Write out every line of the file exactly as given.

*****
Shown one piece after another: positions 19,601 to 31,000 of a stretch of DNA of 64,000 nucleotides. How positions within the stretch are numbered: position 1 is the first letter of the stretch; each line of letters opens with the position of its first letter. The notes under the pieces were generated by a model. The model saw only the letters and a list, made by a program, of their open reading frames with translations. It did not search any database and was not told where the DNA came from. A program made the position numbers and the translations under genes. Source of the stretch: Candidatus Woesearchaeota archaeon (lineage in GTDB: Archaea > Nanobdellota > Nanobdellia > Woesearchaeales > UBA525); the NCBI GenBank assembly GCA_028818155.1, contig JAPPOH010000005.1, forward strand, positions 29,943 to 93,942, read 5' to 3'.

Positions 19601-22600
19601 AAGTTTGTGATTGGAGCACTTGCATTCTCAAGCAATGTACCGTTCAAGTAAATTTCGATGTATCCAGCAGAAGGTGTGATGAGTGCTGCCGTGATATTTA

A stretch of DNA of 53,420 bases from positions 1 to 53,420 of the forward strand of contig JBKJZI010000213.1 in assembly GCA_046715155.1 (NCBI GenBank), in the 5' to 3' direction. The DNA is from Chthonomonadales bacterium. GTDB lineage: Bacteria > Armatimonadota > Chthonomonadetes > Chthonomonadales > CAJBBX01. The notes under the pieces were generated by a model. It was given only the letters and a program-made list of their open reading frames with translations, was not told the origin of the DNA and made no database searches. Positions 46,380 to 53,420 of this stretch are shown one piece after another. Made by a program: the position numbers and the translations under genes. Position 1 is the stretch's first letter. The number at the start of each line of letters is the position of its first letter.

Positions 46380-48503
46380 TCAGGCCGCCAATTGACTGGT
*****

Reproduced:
Shown one piece after another: positions 19,601 to 31,000 of a stretch of DNA of 64,000 nucleotides. How positions within the stretch are numbered: position 1 is the first letter of the stretch; each line of letters opens with the position of its first letter. The notes under the pieces were generated by a model. The model saw only the letters and a list, made by a program, of their open reading frames with translations. It did not search any database and was not told where the DNA came from. A program made the position numbers and the translations under genes. Source of the stretch: Candidatus Woesearchaeota archaeon (lineage in GTDB: Archaea > Nanobdellota > Nanobdellia > Woesearchaeales > UBA525); the NCBI GenBank assembly GCA_028818155.1, contig JAPPOH010000005.1, forward strand, positions 29,943 to 93,942, read 5' to 3'.

Positions 19601-22600
19601 AAGTTTGTGATTGGAGCACTTGCATTCTCAAGCAATGTACCGTTCAAGTAAATTTCGATGTATCCAGCAGAAGGTGTGATGAGTGCTGCCGTGATATTTA

A stretch of DNA of 53,420 bases from positions 1 to 53,420 of the forward strand of contig JBKJZI010000213.1 in assembly GCA_046715155.1 (NCBI GenBank), in the 5' to 3' direction. The DNA is from Chthonomonadales bacterium. GTDB lineage: Bacteria > Armatimonadota > Chthonomonadetes > Chthonomonadales > CAJBBX01. The notes under the pieces were generated by a model. It was given only the letters and a program-made list of their open reading frames with translations, was not told the origin of the DNA and made no database searches. Positions 46,380 to 53,420 of this stretch are shown one piece after another. Made by a program: the position numbers and the translations under genes. Position 1 is the stretch's first letter. The number at the start of each line of letters is the position of its first letter.

Positions 46380-48503
46380 TCAGGCCGCCAATTGACTGGT